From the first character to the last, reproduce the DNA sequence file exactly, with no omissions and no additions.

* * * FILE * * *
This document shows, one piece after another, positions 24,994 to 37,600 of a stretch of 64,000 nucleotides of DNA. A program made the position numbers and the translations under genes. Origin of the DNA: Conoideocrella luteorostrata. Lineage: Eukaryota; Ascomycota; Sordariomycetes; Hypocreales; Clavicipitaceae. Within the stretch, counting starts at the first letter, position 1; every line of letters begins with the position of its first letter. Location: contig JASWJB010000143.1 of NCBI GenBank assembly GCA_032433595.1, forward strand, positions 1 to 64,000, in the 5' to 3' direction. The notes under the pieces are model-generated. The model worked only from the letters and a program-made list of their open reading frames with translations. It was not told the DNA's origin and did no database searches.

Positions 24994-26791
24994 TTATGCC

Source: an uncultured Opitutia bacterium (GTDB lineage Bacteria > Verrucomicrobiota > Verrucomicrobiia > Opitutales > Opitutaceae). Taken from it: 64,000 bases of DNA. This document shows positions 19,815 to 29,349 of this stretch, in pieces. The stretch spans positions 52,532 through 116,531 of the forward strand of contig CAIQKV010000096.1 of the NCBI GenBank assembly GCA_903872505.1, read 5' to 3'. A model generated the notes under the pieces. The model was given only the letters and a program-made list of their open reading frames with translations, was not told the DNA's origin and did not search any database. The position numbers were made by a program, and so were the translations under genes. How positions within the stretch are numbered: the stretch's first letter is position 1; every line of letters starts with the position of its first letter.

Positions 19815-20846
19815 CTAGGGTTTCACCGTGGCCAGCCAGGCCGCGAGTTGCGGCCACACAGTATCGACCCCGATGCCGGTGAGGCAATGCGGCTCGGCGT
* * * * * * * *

This document shows, one piece after another, positions 24,994 to 37,600 of a stretch of 64,000 nucleotides of DNA. A program made the position numbers and the translations under genes. Origin of the DNA: Conoideocrella luteorostrata. Lineage: Eukaryota; Ascomycota; Sordariomycetes; Hypocreales; Clavicipitaceae. Within the stretch, counting starts at the first letter, position 1; every line of letters begins with the position of its first letter. Location: contig JASWJB010000143.1 of NCBI GenBank assembly GCA_032433595.1, forward strand, positions 1 to 64,000, in the 5' to 3' direction. The notes under the pieces are model-generated. The model worked only from the letters and a program-made list of their open reading frames with translations. It was not told the DNA's origin and did no database searches.

Positions 24994-26791
24994 TTATGCC

Source: an uncultured Opitutia bacterium (GTDB lineage Bacteria > Verrucomicrobiota > Verrucomicrobiia > Opitutales > Opitutaceae). Taken from it: 64,000 bases of DNA. This document shows positions 19,815 to 29,349 of this stretch, in pieces. The stretch spans positions 52,532 through 116,531 of the forward strand of contig CAIQKV010000096.1 of the NCBI GenBank assembly GCA_903872505.1, read 5' to 3'. A model generated the notes under the pieces. The model was given only the letters and a program-made list of their open reading frames with translations, was not told the DNA's origin and did not search any database. The position numbers were made by a program, and so were the translations under genes. How positions within the stretch are numbered: the stretch's first letter is position 1; every line of letters starts with the position of its first letter.

Positions 19815-20846
19815 CTAGGGTTTCACCGTGGCCAGCCAGGCCGCGAGTTGCGGCCACACAGTATCGACCCCGATGCCGGTGAGGCAATGCGGCTCGGCGT